It was recently announced that Amy Cooper would face charges for filing a false police report on a Black man in Central Park. But the man she falsely called the police on, Christian Cooper, wants nothing to do with it.
Christian Cooper told the NY Times that he felt Amy Cooper has suffered enough, having lost her job and reputation. “On the one hand, she’s already paid a steep price. That’s not enough of a deterrent to others? Bringing her more misery just seems like piling on.” He continued to state that if DA Cyrus Vance wants to pursue charges, he can do so without Christian’s help.
People have been voicing mixed opinions on Christian’s decision to avoid cooperation with the DA. Some are criticizing him, stating that the incident needs to be legally addressed as a hate crime with his help, so that an example can be made of Amy Cooper and future false police reports against people of color can be reduced and discouraged.
Charges Against Amy Cooper Dropped
Others are praising his forgiveness, while also opining that a harsher criminal sentence won’t necessarily teach Amy Cooper any lessons.
The incident between the two Cooper’s took place on Memorial Day, when both were at the Ramble in Central Park. Amy was walking her dog unleashed, Christian was birdwatching. Christian asked Amy to leash her dog; Amy said no, and Christian attempted to lure the dog with treats so that Amy would restrain him. At this point, the rant began and would soon be followed by a frantic phone call to the police, at which point Amy falsely told them that an African American man was threatening her and her dog.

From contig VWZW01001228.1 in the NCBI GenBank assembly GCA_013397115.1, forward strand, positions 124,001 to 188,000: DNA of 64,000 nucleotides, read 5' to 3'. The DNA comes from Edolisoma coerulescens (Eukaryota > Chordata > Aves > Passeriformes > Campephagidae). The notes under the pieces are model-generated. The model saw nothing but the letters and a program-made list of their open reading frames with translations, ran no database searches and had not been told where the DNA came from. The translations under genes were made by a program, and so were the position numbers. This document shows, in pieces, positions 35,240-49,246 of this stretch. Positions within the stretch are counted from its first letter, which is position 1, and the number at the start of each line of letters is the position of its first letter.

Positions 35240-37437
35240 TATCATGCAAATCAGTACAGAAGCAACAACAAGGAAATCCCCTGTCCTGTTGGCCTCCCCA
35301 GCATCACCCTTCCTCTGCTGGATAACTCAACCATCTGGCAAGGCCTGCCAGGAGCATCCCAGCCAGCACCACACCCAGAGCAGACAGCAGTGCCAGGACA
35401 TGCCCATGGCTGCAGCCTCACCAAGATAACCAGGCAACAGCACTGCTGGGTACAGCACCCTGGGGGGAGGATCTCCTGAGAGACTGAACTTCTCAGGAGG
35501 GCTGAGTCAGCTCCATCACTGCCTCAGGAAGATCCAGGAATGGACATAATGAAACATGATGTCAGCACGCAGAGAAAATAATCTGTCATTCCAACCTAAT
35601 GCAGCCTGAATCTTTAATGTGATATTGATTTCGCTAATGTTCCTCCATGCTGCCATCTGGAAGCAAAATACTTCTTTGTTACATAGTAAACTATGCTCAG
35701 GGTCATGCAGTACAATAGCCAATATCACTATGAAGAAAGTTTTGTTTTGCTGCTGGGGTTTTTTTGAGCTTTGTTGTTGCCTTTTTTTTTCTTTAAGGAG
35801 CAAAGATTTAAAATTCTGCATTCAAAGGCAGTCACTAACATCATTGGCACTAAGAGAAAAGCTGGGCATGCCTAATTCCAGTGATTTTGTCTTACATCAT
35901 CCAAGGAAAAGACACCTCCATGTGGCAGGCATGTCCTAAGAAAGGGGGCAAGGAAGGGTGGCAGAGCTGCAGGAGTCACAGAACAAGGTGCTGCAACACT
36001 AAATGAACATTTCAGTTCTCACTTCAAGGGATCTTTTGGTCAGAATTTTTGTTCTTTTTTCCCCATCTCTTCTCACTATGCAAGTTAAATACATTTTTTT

If charged, Amy Cooper could face a sentencing as harsh as one year in jail, but the NY Times believes “she is likely to receive a conditional discharge or be sentenced to community service or counseling.” The publication also states that “Mr. Cooper’s decision not to cooperate may present some challenges for prosecutors.”
It’s an awful mean world at times, and some compassion here by Mr. Cooper, who was the victim in this, gives me some hope that we can always choose, do our part, to make it less mean.
I respect Mr Cooper’s position on this. I don’t know him but my sense is that he is concerned that piling on charges in this one incident offers something of an “out” to law enforcement, making Ms Cooper an easy scapegoat for all the incidents in which Black men are profiled and endangered by police and others. All too easy to then say: “NYC law enforcement isn’t racist. Look how we went after Amy Cooper.”
Y’know, this guy appointed himself as a vigilante fighting the owners of unleashed dogs. It was his habit and it was risky behavior. I lived for 36 years near Central Park and came across unleashed dogs all the time; haven’t you? It’s annoying but who died and left me boss? Unless the dog is jumping on you, the sensible thing is to say nothing On that morning, Mr. Cooper, the self-appointed dog cop, a “Kevin” who balled out someone he felt she was breaking rules, encountered a high-strung white female and got into an altercation with her, telling at her at one point that if she kept on, he’d do something “she wouldn’t like,” a menacing thing to say. This was a big ol’ urban spitstorm, and neither party was in the right. If you want to argue that Ms. Coooper’s response was worse, I wouldn’t disagree. Her words to 911 were racially charged and they were ugly. But Mr. Cooper wasn’t blameless and he seems to have sorted things through in an equitable way and I say good on him.